DNA applications in cell-line individualisation
In-vitro propagation of human cells has developed drastically over the years and it has been proven to be an outstanding technical advance; which has applications in various phases of human biology. However, this technology’s history has become sort of ‘tainted’. This is due to the fact that an inception via an incidence; which is mistaken cell identity, therefore causing incorrect conclusions because of the contamination of cells. The most aggressive cell line, HeLa cell line, which is cervical carcinoma cell line, has been found to be the most common contaminant.
In 1967, frequent cell mix up was firstly suggested. During that process, a total of eighteen human cell structures had gone under testing for Isozyme marker. Most of the cells lines were taken from Caucasian people as testing from Blacks was not restricted. The results were strange as it seemed like each one has been taken over by a very aggressive human Tumor line, which was the HeLa. The conclusion of these experiments confirmed that when a commonly one of a kind Chromosome translocation or the markers, was found in each of the suspect cell lines were in fact exactly identical to the one described originally in the culture of the HeLa. More than ninety HeLa cells contaminations were discovered over the course of a decade. Those HeLa contaminations were being developed for researches regarding cancer as well as cell biology. This resulted in much financial loss, and many hours of research and energy spent.
As gene cloning began to advance, a considerable number of genetically hypervariable regions were discovered in the Human DNA. Those regions are usually related to gene families. They are often dispersed to different human chromosomes. Their composition is of tandem repeats of sequences; short core ones, which show abundance within the variations of the repeated units numbers. A set of DNA probes caused of those tandem repetitions produce a fingerprint. Hybridisation to genomic DNA is able to identify several Hypervariable loci; which makes a fingerprint. The germline stability can be shown via the DNA fingerprint. The being successfully applied in many fields: forensic medicine, animal populations and the preliminary reports regarding cell analysis. A certain level of polymorphism has been detected by the probes, which gave an allowance of individualisation of cell lines to be tested in an unambiguous manner. The implications of HeLa derivatives have been included in this analysis; nine cell lines all of which are derivatives.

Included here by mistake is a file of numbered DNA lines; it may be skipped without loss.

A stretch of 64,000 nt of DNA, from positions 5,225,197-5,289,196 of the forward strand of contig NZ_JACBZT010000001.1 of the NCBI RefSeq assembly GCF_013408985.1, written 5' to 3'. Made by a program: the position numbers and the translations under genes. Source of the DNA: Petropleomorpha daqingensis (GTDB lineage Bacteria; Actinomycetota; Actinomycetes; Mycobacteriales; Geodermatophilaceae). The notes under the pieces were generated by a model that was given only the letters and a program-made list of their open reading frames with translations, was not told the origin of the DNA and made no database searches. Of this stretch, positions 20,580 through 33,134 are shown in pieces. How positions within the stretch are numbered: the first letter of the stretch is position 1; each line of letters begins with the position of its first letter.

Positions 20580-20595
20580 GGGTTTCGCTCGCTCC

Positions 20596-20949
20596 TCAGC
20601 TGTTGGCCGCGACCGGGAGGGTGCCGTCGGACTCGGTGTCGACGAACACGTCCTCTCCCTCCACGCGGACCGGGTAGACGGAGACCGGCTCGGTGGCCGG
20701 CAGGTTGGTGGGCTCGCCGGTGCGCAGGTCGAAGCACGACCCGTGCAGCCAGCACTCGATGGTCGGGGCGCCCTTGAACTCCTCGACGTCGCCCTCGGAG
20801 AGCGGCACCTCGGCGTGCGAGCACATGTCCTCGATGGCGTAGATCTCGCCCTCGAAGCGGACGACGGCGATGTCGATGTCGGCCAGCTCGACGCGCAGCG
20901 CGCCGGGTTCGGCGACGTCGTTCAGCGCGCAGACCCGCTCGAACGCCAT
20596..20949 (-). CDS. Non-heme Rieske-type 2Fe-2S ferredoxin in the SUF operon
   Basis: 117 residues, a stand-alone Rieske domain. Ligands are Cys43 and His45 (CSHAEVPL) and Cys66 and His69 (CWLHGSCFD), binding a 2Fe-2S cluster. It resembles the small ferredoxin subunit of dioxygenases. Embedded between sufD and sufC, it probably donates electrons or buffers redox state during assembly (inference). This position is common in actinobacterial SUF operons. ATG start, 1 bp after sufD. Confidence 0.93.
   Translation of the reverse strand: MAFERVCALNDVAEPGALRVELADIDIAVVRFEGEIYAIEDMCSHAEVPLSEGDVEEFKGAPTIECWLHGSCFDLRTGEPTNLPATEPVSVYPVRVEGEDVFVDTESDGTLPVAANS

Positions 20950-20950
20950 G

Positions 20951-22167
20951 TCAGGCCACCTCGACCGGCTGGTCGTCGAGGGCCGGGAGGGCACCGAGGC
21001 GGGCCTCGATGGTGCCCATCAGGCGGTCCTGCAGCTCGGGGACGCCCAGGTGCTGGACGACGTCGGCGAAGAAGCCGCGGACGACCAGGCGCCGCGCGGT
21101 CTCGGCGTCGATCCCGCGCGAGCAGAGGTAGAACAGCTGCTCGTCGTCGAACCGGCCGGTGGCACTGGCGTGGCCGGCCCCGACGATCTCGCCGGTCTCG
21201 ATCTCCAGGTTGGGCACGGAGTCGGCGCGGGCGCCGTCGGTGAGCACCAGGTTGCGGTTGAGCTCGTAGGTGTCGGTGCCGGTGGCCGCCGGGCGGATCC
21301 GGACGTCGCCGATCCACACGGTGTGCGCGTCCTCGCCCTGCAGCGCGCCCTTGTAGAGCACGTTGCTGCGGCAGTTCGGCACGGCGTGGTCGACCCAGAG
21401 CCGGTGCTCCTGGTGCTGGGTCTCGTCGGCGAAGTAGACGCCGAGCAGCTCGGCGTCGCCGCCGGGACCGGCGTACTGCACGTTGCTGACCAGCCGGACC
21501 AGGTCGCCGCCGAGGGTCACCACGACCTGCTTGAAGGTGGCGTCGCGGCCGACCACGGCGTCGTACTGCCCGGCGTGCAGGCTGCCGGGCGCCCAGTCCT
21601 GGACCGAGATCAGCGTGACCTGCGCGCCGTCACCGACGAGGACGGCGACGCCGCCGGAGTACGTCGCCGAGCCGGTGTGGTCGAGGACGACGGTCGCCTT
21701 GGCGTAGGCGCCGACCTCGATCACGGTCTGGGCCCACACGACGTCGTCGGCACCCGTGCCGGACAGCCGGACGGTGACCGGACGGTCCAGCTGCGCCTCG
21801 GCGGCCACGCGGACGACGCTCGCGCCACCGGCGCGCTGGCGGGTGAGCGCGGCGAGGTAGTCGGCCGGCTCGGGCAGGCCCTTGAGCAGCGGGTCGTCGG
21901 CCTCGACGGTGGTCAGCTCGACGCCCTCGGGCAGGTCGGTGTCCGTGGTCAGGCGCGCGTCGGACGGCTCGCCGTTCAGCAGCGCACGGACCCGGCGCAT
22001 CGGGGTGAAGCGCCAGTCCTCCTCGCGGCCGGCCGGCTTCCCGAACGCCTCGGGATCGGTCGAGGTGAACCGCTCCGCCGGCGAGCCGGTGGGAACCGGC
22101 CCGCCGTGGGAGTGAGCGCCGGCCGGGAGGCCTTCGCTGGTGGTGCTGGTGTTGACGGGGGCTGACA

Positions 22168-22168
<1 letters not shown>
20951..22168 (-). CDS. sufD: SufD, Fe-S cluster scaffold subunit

The amount of genetic differences between individuals is quantified based on a parameter; it’s called APD or ‘average percent difference’. Fragment frequency of a DNA was found to be related to ‘allele frequency’ at ‘multiple (N 10) homologous genetic loci. This was done based on a genetic Model. This model made the estimation of the probability of any specific DNA fingerprint possible.
Applying these methods to a population of a culture of human cells, gives measures of a cell line individuality that is robust as well as straightforward.